The American Intellectual Property Law Association (AIPLA) and Lex Machina, a leader in legal analytics, have joined forces to empower intellectual professionals with cutting edge data on trademarks, copyrights and other pertinent information and insights for stronger strategies and decisions. According to Lex Machina, AIPLA staff will use Lex Machina's Legal Analytics to better supplement their ongoing debates and discussions with thought leaders about the future of IP.
AIPLA member attorneys and others in the IP professionals will receive a 10 percent discount on Lex Machina’s leading software-as-a-service product. Lex Machina officially announced the launch of their updated product and the category of legal analytics in October. The partnership reflects their commitment to working with leading professional organizations to support the adoption of data-driven legal decision making.
AIPLA has recognized that its membership needs to be equipped with the resources needed to thrive, to compete and to grow in a competitive market. "Data-based analytics in IP law continues to grow in importance, and Lex Machina's software is at the forefront of this new wave of legal technology,” said Q. Todd Dickinson, AIPLA’s Executive Director. “We're very excited to partner with Lex Machina to help keep our members at the cutting edge of these developments."
Lex Machina which is Latin for “Law Machine” was born in 2009 from a three-year-old Stanford University Law School and Computer Science Department project called IP Litigation Clearinghouse. According to the San Francisco Business Journal, Lex Machina’s “web crawlers” have compiled data from 147,000 intellectual property cases from 2000 to the present, including 41,000 patent cases, 42,000 copyright cases, 50,000 trademark cases and 11,000 antitrust cases. Where patents are concerned, the technology grabs documents from the courts and from the U.S. Patent and Trademark Office and renders them searchable.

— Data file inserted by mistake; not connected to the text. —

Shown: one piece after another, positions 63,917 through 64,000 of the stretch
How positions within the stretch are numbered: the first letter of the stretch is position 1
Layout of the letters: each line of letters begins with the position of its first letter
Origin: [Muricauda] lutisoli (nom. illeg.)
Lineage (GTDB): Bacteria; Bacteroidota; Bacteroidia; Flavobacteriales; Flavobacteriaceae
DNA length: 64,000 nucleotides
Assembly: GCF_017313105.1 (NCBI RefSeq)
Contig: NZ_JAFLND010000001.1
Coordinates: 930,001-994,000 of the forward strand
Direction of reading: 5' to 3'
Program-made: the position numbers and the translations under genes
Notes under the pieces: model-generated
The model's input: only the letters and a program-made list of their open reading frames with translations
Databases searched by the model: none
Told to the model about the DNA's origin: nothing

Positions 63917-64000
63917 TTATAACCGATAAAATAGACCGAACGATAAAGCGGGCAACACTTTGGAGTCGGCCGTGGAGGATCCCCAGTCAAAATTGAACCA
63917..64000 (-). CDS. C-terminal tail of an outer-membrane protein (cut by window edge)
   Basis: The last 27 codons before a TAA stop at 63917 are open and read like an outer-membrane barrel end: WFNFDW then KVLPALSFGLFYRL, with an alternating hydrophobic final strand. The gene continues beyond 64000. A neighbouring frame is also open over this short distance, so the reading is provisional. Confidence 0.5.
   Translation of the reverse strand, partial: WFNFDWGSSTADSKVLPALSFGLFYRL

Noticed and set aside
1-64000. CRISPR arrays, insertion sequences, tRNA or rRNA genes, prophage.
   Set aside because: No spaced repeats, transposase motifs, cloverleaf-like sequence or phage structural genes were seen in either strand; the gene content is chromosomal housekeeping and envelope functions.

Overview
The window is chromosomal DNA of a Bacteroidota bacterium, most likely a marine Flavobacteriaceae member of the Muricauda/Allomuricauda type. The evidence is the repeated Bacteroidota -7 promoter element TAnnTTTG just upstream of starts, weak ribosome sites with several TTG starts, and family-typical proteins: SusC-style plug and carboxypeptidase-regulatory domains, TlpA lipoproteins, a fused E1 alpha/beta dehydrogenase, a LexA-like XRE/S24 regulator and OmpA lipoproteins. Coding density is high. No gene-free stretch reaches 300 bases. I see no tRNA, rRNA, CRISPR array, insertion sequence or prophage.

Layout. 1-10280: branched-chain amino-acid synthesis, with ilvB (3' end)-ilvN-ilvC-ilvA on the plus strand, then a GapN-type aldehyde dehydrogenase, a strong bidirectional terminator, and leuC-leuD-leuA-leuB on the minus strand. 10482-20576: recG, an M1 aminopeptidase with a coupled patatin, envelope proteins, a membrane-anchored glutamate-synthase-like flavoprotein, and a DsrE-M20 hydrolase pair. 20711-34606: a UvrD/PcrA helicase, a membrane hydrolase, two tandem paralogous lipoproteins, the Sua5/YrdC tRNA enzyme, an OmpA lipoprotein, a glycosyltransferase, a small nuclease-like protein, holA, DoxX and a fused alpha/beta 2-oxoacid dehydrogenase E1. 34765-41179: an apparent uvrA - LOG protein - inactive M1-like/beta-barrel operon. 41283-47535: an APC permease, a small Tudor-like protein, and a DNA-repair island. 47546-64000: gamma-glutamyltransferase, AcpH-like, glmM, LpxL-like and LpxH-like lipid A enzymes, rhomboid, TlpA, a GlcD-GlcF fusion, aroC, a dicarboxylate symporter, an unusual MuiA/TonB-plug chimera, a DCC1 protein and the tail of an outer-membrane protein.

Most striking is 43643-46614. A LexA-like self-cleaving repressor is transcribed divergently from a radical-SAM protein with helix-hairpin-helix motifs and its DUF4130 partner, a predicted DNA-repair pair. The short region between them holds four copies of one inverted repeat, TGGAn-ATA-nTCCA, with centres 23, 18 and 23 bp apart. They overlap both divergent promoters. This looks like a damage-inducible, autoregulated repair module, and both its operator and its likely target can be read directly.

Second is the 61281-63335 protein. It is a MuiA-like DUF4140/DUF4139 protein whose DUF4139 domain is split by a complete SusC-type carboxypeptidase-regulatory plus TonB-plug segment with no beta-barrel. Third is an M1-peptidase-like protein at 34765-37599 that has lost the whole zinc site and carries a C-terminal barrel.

What is Lex Machina and its function to the world Intellectual Property law?
According to techcrunch, a fundamental problem in the world of IP litigation was the lack of available information to both plaintiffs and defendants. “Granular data” like the identity of the plaintiff and defendants, the judicial district, judges and attorneys involved in a case are of high value to those involved in litigation decision-making is aiming to make this information available. Companies can use Lex Machina data to compare their performance in IP litigation against the performance of their competitors in similar litigations.
Telecrunch notes that since most patent litigations involve multiple defendants, this can be a powerful tool not only for competitive intelligence, but also to identify strategic alliances and to coordinate defense efforts with other defendants. Of course, the data can also be useful to non-practicing entities (“NPE”) to identify potentially easy targets for assertion campaigns.
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